Liz O’Day’s work day on Monday, February 8, 2010.
It’s a little after midnight on February 8th 2010 – the Saints just clutched Super Bowl XLIV (sorry Peyton!) and I have just returned from a super bowl bash to head back into the laboratory. I’m a scientist – well a more accurate description is a scientist in training. I am currently enrolled in the chemical biology PhD program at Harvard University. I work in the laboratories of Judy Lieberman and Gerhard Wagner where I study the structure and function of miRNAs and how they relate to stem cells and disease. I absolutely love my job – I get to ask questions, I get to be curious and I get a chance to explore how the world works. The current question I am examining is how a particular protein, Lin28, interacts with a small-noncoding RNA, let-7. This interaction appears to play a critical role in development and cancer progression. My lab mates and I are trying to tease apart the elegant intricacies of this complex and design new ways we may be able to manipulate it. Sounds fun doesn’t it?
Since as early as I can remember, I have known I wanted to be a scientist. In the 7th grade I told my parents I was going to be a biochemist. To be honest, I had no idea what I was talking about, but as I grew up and learned what being a biochemist really meant, I fell more and more in love with the idea. At BC I was a biochem major where I worked in the laboratory of Dr. Evan Kantrowitz. Dr. K may be one of the greatest people I have ever met, and I fully blame him for my addiction to science. I started working in his lab as a sophomore, and from day one, Dr. K granted me independence and support to facilitate my development as a scientist. For this, I am forever grateful. Post-BC, my passion for science led me across the pond, where I did a Master’s of Philosophy in Chemistry at the University of Cambridge. I had the amazing opportunity to work with Professor Chris Dobson. Chris, or CMD as we called him, is one of those rare people who not only will impress you with his far reaching intellect, but his grace and poise are equally admirable. After my jaunt in the UK, I returned to Boston to start my PhD at Harvard, and here I am. And here, in the lab is where you will find me more days than not, and more hours than not. But that’s definitely not a complaint. Raf, Ricard, Judit and myself just got into a bag of cool ranch Doritos, and I am about to set up a few more NMR experiments before we call it a night (note the picture when I say a few more NMR experiments).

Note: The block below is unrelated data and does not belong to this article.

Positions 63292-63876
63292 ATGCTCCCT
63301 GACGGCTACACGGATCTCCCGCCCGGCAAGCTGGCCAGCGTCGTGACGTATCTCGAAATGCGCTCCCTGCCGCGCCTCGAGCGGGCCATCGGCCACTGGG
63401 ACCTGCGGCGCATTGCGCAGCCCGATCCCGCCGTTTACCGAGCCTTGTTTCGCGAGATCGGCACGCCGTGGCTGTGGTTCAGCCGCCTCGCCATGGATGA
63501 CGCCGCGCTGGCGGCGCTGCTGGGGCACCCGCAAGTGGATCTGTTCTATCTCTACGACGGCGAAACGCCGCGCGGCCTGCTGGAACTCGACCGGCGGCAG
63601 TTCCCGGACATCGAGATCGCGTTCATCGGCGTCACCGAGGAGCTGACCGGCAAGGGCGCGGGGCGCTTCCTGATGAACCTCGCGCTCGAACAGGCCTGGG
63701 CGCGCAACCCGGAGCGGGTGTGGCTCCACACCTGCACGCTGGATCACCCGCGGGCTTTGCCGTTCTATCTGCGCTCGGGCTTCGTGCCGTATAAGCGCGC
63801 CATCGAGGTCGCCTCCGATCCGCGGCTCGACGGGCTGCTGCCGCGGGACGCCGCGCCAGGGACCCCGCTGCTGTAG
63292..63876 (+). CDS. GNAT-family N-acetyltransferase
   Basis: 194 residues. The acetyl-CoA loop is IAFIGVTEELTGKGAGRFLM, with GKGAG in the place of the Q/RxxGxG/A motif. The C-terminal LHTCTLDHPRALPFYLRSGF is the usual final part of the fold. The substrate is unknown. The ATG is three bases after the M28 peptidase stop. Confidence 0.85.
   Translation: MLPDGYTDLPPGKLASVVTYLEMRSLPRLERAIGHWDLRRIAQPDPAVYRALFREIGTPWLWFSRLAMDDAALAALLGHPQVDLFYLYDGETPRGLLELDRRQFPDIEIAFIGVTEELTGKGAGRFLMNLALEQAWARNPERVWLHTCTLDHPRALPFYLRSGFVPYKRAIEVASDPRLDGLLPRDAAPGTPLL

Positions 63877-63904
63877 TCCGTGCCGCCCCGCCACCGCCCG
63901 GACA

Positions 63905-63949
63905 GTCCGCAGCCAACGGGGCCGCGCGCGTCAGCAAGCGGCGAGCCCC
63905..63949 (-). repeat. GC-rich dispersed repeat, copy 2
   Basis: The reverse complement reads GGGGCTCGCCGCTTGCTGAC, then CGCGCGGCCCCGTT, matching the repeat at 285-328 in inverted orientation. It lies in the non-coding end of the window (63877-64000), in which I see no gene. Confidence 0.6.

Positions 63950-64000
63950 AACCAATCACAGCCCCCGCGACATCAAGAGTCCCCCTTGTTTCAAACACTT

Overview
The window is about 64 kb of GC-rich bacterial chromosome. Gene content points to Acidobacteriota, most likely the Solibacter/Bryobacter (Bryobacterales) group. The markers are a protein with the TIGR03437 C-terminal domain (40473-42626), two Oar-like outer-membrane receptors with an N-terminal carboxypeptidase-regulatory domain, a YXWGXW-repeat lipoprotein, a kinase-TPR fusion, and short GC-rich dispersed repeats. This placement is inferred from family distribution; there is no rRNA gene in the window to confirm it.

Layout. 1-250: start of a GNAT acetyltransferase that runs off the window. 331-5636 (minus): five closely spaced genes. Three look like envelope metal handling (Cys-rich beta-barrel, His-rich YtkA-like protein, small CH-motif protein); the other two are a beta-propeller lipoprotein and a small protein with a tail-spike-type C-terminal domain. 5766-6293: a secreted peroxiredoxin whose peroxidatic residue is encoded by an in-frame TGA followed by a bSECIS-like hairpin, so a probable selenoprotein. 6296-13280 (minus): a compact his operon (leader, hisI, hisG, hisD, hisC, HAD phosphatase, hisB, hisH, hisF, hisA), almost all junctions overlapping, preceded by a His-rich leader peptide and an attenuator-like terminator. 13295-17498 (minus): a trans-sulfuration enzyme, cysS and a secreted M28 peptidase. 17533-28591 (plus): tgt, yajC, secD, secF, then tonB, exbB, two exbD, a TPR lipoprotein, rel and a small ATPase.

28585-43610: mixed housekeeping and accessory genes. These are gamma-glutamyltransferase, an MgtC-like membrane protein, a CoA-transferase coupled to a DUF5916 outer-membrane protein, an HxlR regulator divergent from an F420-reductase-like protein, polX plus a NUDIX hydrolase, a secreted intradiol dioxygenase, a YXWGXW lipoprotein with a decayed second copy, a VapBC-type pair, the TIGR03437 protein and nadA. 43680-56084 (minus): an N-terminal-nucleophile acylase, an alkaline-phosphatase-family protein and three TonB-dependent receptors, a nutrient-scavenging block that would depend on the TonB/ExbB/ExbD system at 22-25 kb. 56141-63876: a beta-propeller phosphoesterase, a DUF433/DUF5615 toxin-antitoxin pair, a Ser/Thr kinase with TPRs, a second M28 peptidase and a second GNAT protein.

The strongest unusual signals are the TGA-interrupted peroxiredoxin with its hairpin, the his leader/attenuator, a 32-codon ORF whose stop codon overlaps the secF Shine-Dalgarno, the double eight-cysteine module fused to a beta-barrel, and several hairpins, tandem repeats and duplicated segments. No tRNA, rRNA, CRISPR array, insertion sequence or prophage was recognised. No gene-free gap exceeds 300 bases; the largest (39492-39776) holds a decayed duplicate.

Tomorrow, or I guess later today, is going to be incredibly busy. I have my DAC meeting on Tues and Weds (Dissertation Advisory Committee.) Basically, this where I present all the million and ten things I am working on (when people ask me how many projects I have “N+1” is always my answer,) and start making progress toward the next the stage of this journey. OPERATION GRADUATION is underway.
However, all work and no play, would lead to a dull life. As such, I have decided to engage something else that I also take great joy in—fashion. With the help of my two brothers, Rob and Chris, I am launching my own fashion company, “Lizzard.” Surprise, surprise, it will of course unite my love for science with my love for fashion. Lizzard, makes science fashionable. Since this post is turning into the Odyssey, check out our website www.lizzardfashion.com for more details. We are just in the beginning of this, so stay turned for all the drama, excitement, disasters, achievements, and better than you can imagines that I hope are in store for Lizzard in 2010!